Charleville Rd., Newmarket, Co Cork, P51Y326, Ireland.

Nutrition for the Lactating Mare

mareandfoalHello and welcome, with the foaling season fast approaching, we here at Allenweld thought it would be an ideal time to begin our blog!

Nutrition plays a fundamental role in all aspects of life. It will define how a horse (or you) will feel, look, perform and reproduce. As a third year student of Equine Science in the University of Limerick Ireland, I found broodmare nutrition to be very interesting and indeed tricky, to get right that is. Lactation is one the most physiologically demanding stages for broodmares as their nutritional requirements drastically increase in order to maintain weight while providing nursing foals with enough critical nutrients. With the foal growing most rapidly during the first three months, the mare will give up to 3% of her bodyweight daily in milk production. If a lactating mare’s diet is restricted, she will sacrifice her own calorie, protein, and mineral stores for milk production, hence it is important to monitor body condition score.The quality and quantity of the mare’s milk is directly related to foal’s growth rate, bodyweight and condition.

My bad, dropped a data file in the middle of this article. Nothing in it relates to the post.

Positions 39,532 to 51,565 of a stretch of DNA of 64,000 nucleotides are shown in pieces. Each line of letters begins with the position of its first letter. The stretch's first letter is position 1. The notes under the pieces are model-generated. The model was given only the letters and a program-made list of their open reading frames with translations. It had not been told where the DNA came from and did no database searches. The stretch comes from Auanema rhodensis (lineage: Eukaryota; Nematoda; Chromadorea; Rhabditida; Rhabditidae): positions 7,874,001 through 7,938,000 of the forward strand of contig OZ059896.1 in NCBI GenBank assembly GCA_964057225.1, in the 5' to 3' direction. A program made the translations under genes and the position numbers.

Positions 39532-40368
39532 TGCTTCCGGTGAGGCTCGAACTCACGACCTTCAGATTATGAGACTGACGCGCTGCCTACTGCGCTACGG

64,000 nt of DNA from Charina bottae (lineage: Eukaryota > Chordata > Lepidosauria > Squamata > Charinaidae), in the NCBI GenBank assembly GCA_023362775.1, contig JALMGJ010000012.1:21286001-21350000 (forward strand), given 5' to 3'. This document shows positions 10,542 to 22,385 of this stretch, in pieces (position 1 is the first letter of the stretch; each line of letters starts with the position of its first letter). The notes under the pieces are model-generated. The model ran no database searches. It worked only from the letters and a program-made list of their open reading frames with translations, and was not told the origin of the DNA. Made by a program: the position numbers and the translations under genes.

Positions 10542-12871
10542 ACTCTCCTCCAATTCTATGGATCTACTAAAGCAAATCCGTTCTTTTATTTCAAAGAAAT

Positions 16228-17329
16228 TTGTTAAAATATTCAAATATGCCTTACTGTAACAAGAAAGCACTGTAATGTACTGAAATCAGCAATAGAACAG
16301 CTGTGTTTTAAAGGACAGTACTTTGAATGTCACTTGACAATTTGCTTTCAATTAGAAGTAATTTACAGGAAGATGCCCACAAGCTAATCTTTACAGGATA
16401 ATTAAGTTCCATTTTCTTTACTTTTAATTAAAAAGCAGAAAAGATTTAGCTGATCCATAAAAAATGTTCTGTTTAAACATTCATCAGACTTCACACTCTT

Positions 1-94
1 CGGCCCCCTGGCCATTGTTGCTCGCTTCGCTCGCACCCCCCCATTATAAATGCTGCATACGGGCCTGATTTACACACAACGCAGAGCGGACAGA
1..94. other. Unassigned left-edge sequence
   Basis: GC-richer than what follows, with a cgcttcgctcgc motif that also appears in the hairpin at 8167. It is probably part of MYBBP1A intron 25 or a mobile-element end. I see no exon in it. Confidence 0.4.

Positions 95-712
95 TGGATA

Good quality forage is necessary for the mare’s nutritional requirements but it will not provide all the vitamins and minerals needed, hence supplementation is essential. Good pasture management will maximise grass quality and quantity whilst pasture analysis will assist in determining necessary supplementation.High-quality protein is vital to delivering essential amino acids to the foal. The mare’s dietary requirements for lysine, the first limiting amino acid in growth and development, increase from about 38 grams per day in late pregnancy to 85 grams per day in early lactation for an average 500kg mare. When choosing feed, check the feed tag and ingredient list to ensure they include guaranteed levels of lysine. Dividing this into two or three meals per day can help increase nutrient digestion and absorption while reducing risk of digestive upset.

Overall its best to:

  • feed high quality forage with appropriate supplementation
  • ensure the lysine requirement is met
  • divide feed into 3 meals per day where possible
  • monitor the mare’s body condition score.

Please share with us your thoughts on this blog and any advice you would like to give. If there is anything you would like us to post about in future please ask!

Thank you for reading,